Marine Ecological Climate Services: user-driven forecasts of life in the Ocean

Dr Mark Payne1

1Technical University Of Denmark (DTU), Kgs. Lyngby, Denmark

A unique but rarely appreciated characteristic of the Ocean is its high predictability: today it is possible to reliably forecast the physical state of the Ocean months, years and even a decade or more into the future. If these physical forecasts can be translated into ecological forecasts, they can potentially be of great value to society, as these are the time-scales where many important decisions are made by individuals and businesses. Here I review the rapidly emerging field of “marine ecological climate services”, which aims to bridge the gap between climate predictions and the near-term ecological information needed by decision-makers. I first examine existing ecological forecasts globally to identify the conditions where such systems have been successfully developed. I then identify the key lessons from these products and illustrate how to apply them using examples from my own work in European waters, including skillful 10-year forecasts of the distribution of key pelagic fish. Ensuring the usefulness of these forecast products requires close collaboration between actively engaged end-users and researchers and I discuss the importance of co-development. Finally, I look at future opportunities, approaches and applications.


Biography:

Mark R. Payne is a Senior Researcher at the Technical University of Denmark (DTU-Aqua) in Copenhagen, Denmark, whose research examines the impacts of climate change and climate variability on life in the ocean. His work is pioneering the development of Climate Services for monitoring and managing life in the ocean in Europe and involves coupling biological knowledge to climate models to produce predictions that are of direct relevance to end-users.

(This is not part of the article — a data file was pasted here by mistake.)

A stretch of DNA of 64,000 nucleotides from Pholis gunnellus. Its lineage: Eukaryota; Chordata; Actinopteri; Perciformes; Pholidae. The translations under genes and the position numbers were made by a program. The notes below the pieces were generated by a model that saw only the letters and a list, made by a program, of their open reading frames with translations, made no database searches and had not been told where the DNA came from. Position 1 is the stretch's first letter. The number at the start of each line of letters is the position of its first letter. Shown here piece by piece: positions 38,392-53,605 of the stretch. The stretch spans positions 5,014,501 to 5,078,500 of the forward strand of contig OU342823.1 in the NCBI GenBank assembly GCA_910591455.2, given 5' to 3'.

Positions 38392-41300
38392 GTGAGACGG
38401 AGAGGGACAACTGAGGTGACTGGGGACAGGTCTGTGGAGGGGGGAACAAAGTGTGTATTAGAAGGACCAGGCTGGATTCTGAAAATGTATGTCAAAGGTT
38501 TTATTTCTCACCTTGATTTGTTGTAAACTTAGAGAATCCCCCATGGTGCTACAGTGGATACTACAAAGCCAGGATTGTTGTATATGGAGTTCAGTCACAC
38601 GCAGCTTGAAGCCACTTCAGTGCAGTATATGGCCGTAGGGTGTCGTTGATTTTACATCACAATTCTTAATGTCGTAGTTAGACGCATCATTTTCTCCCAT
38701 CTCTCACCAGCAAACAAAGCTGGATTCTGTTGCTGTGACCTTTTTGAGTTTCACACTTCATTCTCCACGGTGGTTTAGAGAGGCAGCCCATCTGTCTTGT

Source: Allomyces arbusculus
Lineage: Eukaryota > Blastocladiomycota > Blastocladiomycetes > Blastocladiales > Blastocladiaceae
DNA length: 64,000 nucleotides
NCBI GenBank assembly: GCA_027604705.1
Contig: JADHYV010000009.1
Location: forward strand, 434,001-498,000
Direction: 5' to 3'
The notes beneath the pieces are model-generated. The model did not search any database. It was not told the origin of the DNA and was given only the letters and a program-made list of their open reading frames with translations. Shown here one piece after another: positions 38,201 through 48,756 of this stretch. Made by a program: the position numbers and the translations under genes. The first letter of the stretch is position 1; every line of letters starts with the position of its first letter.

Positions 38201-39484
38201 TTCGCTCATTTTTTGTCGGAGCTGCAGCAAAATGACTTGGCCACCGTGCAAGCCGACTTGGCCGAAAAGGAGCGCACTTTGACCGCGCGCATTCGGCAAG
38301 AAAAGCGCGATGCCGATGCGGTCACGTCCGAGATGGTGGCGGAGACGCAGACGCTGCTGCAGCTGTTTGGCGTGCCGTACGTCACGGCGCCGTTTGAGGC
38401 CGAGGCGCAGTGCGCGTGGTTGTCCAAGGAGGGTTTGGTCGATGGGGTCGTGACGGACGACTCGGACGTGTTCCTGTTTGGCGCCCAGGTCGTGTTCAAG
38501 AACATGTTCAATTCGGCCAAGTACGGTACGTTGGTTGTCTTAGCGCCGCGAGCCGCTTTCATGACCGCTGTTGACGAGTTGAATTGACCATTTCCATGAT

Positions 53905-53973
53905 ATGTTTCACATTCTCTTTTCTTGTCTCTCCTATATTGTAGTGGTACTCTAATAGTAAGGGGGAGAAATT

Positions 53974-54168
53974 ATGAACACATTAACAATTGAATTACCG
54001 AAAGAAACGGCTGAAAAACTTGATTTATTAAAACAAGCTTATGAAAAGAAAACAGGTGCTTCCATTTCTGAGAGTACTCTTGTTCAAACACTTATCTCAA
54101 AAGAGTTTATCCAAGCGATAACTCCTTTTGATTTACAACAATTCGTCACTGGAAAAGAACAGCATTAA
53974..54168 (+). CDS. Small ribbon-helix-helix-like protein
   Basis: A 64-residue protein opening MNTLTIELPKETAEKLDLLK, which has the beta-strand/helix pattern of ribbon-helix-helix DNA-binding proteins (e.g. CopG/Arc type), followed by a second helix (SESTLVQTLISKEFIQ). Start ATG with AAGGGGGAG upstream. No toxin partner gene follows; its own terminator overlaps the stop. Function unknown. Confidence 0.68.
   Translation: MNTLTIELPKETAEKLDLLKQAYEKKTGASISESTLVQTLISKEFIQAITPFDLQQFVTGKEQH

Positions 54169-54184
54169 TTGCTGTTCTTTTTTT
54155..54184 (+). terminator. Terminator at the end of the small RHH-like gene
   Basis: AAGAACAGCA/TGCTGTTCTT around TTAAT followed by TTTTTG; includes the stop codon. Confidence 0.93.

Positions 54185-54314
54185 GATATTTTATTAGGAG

Species on the Move

An International Conference Series

The conference brings together scientists and natural resource managers working in the disciplines of global change, biogeography and evolution, and relevant in contexts of natural resource management, biodiversity management and conservation, and theoretical ecology.


Species responses to climate change is a rapidly evolving research field, however, much of our progress is being made in independent research areas: e.g. understanding the process vs responding to the implications, terrestrial vs marine ecosystems, global meta-analyses vs in depth species-specific approaches. This interdisciplinary conference develops connections between these parallel streams, and across temporal and spatial scales.

Conference Managers

Please contact the team at Conference Design with any questions regarding the conference.

© 2015 - 2019 Conference Design Pty Ltd